In the News
By Tiffany Stecker
Rep. Scott Peters (D-Calif.) wants to make friends—rather than villains—out of colleagues across the aisle when it comes to climate change policy.
The San Diego-area congressman said that if lawmakers are going to make any headway on reducing greenhouse gas emissions, it can only be achieved with bipartisan backing.
“If you’re honestly concerned about the future of the planet, and you honestly believe that this is an existential threat to the planet, that we only have a limited amount of time to work on it,” Peters told Bloomberg Environment, “you understand that you can’t do it with just Democrats.”
It’s that frustration over political deadlock that prompted Peters, a four-term congressman from a politically moderate district, to put together a “playbook" of existing bipartisan legislation that he said offers the quickest, easiest path to reducing greenhouse gas emissions.
The playbook provides an alternative approach to the Green New Deal (H.Res. 109), which Peters called “divisive” at a June 11 House Budget Committee hearing on the costs of climate change.
“To get radical results, we’re going to have to moderate our politics,” Peters said at the hearing.
It’s that moderation that draws people like the Rev. Mitch Hescox, an evangelical pastor and president and CEO of the Evangelical Environmental Network, to Peters.
“He isn’t like so many other people—and this is my opinion—that want to make climate change all about solving all of the problems at one time with a very progressive agenda,” Hescox said.
Hescox, whose politics lean conservative, has been a vocal critic of President Donald Trump and his EPA. He works to raise support for climate change action and environmental stewardship among evangelical Christians.
Peters received an 86% rating from the League of Conservation Voters on its 2018 scorecard, placing him among the bottom quarter of the chamber’s Democrats. His lifetime score from the group is 92%.
This Congress, Peters has already introduced the USE IT Act (H.R. 1166), a companion bill to the Senate’s S.383, to spur research and development of carbon capture, the technology that catches carbon dioxide before it enters the atmosphere and stores it underground or recycles it for industrial use.
The bill has nine Republican cosponsors in the House and the support of Senate Environment and Public Works Chairman John Barrasso (R-Wyo.).
Peters is also launching a carbon capture caucus with Republicans, and planning to soon introduce legislation to curb short-lived climate pollutants— substances like hydrofluorocarbons, black carbon, and methane that stay in the atmosphere for a relatively short amount of time but carry a global-warming punch that’s far more potent than carbon dioxide.
He’s also a supporter of hydropower and small-scale nuclear power, energy sources that have strong support among some Republicans. He has said that nuclear waste should be stored at an interim site in New Mexico or Texas, or Nevada’s Yucca Mountain, rather than at the decommissioned San Onofre Nuclear Generating Station near his district.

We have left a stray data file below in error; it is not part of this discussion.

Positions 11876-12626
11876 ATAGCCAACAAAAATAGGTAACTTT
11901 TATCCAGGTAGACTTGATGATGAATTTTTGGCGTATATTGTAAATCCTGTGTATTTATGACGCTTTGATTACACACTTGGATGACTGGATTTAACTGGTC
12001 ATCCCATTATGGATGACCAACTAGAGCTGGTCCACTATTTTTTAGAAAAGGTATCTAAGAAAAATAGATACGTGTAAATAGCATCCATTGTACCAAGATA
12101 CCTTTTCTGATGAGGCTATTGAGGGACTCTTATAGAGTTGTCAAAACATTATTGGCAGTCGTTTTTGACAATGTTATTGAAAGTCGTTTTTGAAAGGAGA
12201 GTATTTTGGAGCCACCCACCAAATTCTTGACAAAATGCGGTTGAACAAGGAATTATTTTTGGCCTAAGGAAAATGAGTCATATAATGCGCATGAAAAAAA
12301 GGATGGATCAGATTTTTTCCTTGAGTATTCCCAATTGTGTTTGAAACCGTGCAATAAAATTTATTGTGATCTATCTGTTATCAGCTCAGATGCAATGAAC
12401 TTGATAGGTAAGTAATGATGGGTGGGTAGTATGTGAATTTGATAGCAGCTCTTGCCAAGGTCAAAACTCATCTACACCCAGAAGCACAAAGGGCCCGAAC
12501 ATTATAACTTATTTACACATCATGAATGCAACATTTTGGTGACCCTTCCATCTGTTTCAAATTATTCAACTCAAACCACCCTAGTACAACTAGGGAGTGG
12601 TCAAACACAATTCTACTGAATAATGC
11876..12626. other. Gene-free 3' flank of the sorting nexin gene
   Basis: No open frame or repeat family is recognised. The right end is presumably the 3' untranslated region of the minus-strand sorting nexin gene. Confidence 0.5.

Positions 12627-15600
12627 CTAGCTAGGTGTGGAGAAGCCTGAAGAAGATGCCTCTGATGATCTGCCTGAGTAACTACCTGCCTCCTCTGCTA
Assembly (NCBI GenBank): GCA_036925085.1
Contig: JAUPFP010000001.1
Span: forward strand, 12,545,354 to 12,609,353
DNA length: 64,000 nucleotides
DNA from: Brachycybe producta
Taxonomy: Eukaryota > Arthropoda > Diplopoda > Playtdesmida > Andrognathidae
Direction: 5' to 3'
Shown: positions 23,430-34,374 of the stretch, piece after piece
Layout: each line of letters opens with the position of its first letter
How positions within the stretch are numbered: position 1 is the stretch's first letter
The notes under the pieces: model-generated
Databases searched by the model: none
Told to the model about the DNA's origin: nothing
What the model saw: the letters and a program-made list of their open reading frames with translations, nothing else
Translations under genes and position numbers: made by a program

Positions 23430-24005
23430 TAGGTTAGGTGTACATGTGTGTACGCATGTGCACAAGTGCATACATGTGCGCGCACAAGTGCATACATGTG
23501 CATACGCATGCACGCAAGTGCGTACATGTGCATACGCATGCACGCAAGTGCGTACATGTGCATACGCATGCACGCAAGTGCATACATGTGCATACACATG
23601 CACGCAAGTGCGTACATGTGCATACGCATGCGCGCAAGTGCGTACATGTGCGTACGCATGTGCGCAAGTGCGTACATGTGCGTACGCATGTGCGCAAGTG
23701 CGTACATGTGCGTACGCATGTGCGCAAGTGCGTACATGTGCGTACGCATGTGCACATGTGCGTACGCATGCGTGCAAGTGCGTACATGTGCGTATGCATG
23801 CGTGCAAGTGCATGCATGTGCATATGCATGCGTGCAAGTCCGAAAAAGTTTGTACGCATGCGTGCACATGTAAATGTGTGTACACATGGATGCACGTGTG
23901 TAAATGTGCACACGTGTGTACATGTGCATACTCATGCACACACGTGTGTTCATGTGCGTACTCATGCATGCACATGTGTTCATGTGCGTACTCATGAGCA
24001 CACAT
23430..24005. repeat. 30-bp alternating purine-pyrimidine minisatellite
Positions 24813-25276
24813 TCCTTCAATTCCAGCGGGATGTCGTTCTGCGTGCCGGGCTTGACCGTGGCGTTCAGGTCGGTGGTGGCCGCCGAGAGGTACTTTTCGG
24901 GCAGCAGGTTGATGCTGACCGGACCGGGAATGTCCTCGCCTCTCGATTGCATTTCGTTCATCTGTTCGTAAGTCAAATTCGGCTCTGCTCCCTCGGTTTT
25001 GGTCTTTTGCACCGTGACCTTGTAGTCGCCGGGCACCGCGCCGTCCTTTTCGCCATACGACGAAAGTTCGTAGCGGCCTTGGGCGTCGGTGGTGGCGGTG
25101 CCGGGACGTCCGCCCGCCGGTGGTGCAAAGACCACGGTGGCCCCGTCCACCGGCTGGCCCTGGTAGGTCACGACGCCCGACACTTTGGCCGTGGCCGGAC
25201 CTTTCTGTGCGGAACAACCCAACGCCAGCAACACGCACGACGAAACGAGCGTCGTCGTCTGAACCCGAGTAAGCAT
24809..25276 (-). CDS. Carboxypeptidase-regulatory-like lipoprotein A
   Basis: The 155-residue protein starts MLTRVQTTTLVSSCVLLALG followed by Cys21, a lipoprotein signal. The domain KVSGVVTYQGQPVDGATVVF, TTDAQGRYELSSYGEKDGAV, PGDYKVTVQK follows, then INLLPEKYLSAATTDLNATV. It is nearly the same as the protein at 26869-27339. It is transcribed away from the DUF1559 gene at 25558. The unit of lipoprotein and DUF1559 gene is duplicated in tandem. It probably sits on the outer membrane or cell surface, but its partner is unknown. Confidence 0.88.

‘What Gets Me Up in the Morning’
A member of the Energy and Commerce Committee, Peters thrives on energy and environment issues. It’s “what gets me up in the morning,” he said.
Born in Ohio and raised in Michigan, the son of a Lutheran pastor and a homemaker, Peters received his undergraduate degree in economics and political science from Duke University. He got a job out of college at the Environmental Protection Agency in the 1980s, working as an economist in Office of Toxic Substances’ regulatory impacts branch.
He left the EPA to go to law school at New York University and eventually went into private practice in Minneapolis—at one point working with now-Democratic presidential candidate Sen. Amy Klobuchar (D-Minn.)—where he helped clients comply with the 1986 amendments to the Superfund law.
His wife’s work brought them to San Diego, where he was elected to the city council in 2000, and appointed to the California Coastal Commission in 2002. He ran unsuccessfully for city attorney in 2008 and was picked to serve as a San Diego port commissioner the following year.
Won’t Run for San Diego Mayor
He was first elected to Congress in 2012, narrowly beating Republican incumbent Brian Bilbray in the newly redrawn 52nd District. His 2014 race was also close. He won with 51.3 percent of the vote after his opponent was accused of sexual harassment by a former staffer. Peters has won by comfortable margins in his two elections since.
As a congressman near the U.S.-Mexico border, he sees good relations with Mexico as pivotal to resolving some of the environmental pollution problems that plague the region.
He’s supported doubling the funding for the Border Water Infrastructure Program, which addresses water pollution in the countries’ shared rivers. He’s also backed the Navy’s transition to biofuels from algae and other sustainable sources.
Peters announced earlier this year that he wouldn’t run for mayor of San Diego next year, marking a detour in his political plans.
“I’ve always sort of assumed I would do that, and I think I would have done fine” in the mayoral election, Peters said. But he sees his role in Washington as a more important job.
“I still have a lot of work to do, specifically on seeing if we can’t find bipartisan climate policy that really can get moving,” he said.